A good example is lithium. By 2025, Africa’s share of global lithium production is expected to leap from 0.1% to 10.6%. Lithium is crucial to a carbon-free future. It powers everything from electric car batteries to grid-scale energy storage.
And China has a strangle-hold on the supply-chain.
Africa’s largest lithium projects are being bought by Chinese SOEs. In April 2022, Arcadia, located in Zimbabwe and one of the world’s biggest lithium projects, was sold to Chinese investors for an 87% share. Benchmark Mineral Intelligence predicts that soon, 90% of Africa’s lithium supply will come from mines owned or partly-owned by Chinese firms. This includes an illicit trade involving tax-avoidance, not to mention allegations of human-rights abuse. For China, however, the speed with which it is able to strike deals seems to be what matters.
The West, by comparison, is slow, unsurprising given the political risks of investing in potentially inhumane projects, in addition to public discourse surrounding mining. Yet whilst the West talks, China digs. This, compounded by U.S. policies which prioritise free-trade subsidies, threatens to see China’s grip over global supply-chains only grow tighter: Washington currently has no such free-trade agreements with Sub-Saharan Africa.
Many have condemned what John Bolton, former U.S. National Security Advisor, called “the strategic use of debt to hold states in Africa captive to Beijing’s wishes and demands…with the ultimate goal of advancing Chinese global dominance.” In Kenya (which owes US$6.83 billion in China loans), debt distress is a genuine concern.
Yet if China can be accused of laying ‘debt-traps’, so too could the West: interest rates on loans from private lenders in the West are almost double those on Chinese loans. Likewise, whilst the same cannot be said for BRI projects in places such as Sri Lanka, China shows no inclination of seizing assets off the back of defaults in Africa. Some at the Africa Policy Institute in Nairobi even speak of “silencing the narrative” on debt-traps being “peddled by the West.”
In truth, those such as President Ruto blame the entire global financial system for failing to respond to the needs of emerging economies.
The fact remains that China’s way of doing things has, in the eyes of many Africans, worked, with many viewing BRI projects in a positive light. How else are we to explain the enthusiasm of everyday Kenyans such as Ms Echesa, who in referring to Kenya’s Standard Gauge Railway advocated “[further] sacrifice to pay the debt and get more for such [BRI] projects”.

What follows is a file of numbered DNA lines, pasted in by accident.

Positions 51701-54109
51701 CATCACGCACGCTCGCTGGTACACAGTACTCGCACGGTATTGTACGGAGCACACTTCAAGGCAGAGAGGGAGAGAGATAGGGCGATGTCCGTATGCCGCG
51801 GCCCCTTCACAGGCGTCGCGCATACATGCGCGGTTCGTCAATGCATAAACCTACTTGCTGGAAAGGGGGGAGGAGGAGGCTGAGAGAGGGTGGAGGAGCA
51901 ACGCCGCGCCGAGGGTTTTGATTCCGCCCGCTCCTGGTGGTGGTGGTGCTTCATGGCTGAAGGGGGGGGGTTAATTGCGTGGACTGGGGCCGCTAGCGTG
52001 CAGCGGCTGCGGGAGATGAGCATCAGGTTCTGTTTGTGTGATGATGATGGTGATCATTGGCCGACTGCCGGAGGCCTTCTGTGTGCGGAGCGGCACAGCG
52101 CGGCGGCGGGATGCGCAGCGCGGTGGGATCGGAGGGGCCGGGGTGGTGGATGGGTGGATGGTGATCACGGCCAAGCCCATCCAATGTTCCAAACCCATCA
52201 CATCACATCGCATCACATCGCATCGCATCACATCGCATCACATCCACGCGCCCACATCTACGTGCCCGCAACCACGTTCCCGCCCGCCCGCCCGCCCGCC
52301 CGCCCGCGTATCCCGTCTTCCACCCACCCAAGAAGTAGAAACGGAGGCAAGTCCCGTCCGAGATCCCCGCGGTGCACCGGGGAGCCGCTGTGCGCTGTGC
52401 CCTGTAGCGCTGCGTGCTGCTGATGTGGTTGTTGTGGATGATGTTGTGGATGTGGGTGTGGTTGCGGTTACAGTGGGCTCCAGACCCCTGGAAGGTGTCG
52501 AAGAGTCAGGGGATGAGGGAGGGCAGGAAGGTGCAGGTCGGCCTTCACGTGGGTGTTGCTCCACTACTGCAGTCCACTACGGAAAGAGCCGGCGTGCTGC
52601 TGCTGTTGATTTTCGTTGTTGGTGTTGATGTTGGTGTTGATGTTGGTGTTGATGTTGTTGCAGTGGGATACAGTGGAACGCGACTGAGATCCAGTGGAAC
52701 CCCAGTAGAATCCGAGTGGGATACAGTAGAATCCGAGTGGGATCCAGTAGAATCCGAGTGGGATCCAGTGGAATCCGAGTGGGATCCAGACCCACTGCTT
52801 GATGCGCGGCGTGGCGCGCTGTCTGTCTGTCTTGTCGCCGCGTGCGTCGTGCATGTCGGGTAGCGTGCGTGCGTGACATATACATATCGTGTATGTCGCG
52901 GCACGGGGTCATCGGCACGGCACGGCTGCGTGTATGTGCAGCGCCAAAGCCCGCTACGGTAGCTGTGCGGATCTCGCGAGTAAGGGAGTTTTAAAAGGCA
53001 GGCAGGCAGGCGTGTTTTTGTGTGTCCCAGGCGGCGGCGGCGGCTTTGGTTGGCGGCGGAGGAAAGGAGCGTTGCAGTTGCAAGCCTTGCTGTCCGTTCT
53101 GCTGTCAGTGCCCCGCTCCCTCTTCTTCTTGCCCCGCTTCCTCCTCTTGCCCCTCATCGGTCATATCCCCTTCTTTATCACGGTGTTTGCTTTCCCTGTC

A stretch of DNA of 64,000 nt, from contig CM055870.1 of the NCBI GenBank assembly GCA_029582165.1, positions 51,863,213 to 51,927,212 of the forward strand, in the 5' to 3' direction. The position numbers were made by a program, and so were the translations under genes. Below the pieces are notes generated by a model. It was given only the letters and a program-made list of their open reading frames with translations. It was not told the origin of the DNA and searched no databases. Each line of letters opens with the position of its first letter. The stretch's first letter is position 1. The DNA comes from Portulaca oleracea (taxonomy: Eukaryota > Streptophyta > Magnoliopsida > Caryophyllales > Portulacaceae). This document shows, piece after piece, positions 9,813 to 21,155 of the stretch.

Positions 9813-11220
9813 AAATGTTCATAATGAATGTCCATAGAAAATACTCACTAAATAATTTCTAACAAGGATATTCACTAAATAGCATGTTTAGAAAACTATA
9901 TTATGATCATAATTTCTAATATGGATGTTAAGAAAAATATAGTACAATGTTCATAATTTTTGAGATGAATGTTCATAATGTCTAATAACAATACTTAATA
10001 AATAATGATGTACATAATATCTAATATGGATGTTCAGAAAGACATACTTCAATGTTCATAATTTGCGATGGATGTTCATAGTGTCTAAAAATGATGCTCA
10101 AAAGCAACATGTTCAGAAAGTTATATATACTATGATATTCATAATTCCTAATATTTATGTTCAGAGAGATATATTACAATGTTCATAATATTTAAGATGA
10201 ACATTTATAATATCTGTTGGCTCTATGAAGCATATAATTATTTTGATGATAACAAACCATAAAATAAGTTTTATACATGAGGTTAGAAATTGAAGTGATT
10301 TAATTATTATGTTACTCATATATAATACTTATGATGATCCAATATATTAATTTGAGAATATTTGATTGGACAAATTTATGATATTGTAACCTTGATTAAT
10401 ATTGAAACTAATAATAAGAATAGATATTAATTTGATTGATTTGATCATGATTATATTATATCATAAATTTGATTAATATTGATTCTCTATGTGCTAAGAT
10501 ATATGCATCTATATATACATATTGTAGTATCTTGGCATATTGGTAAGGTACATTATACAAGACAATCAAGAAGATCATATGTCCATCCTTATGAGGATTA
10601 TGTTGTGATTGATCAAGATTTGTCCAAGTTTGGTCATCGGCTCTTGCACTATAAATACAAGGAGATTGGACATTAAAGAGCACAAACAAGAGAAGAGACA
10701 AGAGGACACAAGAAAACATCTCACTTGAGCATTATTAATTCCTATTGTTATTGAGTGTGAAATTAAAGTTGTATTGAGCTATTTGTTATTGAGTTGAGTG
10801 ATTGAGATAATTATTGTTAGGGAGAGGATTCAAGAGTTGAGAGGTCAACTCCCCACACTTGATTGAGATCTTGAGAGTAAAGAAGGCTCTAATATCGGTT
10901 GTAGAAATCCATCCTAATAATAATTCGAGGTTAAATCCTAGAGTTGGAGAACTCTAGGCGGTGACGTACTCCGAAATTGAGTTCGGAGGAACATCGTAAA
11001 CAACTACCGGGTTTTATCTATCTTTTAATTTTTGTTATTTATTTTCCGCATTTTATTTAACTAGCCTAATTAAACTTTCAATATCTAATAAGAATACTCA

For many African nations, Chinese loans appear more conducive to longer-term development. Moreover, unlike the IMF’s, they aren’t conditional on reform – a selling-point Xi Jinping emphasises. “We have a high degree of agency,” Ethiopia’s deputy economic commissioner has been quoted as saying, “yet Western countries try and advise us about what our…law should be.”
Rapid investment in infrastructure can also help bolster the legitimacy of ruling regimes, and it is little surprise that the majority of support comes from ‘upstairs’ – that is, political élites.
The ‘downstairs’ view is often very different.
Nevertheless, for African governments desperate to develop, China represents a viable way forward.
The question, therefore, is how the West makes sense of all this – and more importantly, how it responds. Since 2022, both the G7’s Partnership for Global Infrastructure and Investment and the E.U.’s Global Gateway have, between them, promised US$600 billion in investments. With domestic infrastructure dead in the water (HS2, for example), justifying this will prove difficult. Even if its effectiveness is stymied by poor risk management, China has a massive head-start.
Perhaps the threat is overblown. After all, China’s “grand-strategy” at times seems incoherent, or at least complicated by competing internal interests. What matters is how Africa chooses to move forward: how it seeks to foster greater regional trade, and integrate national markets into the global supply chain. As one Ethiopian official put it: “We should play the East…and West to our advantage.” For the West, however, China’s head-start must seem rather worrying.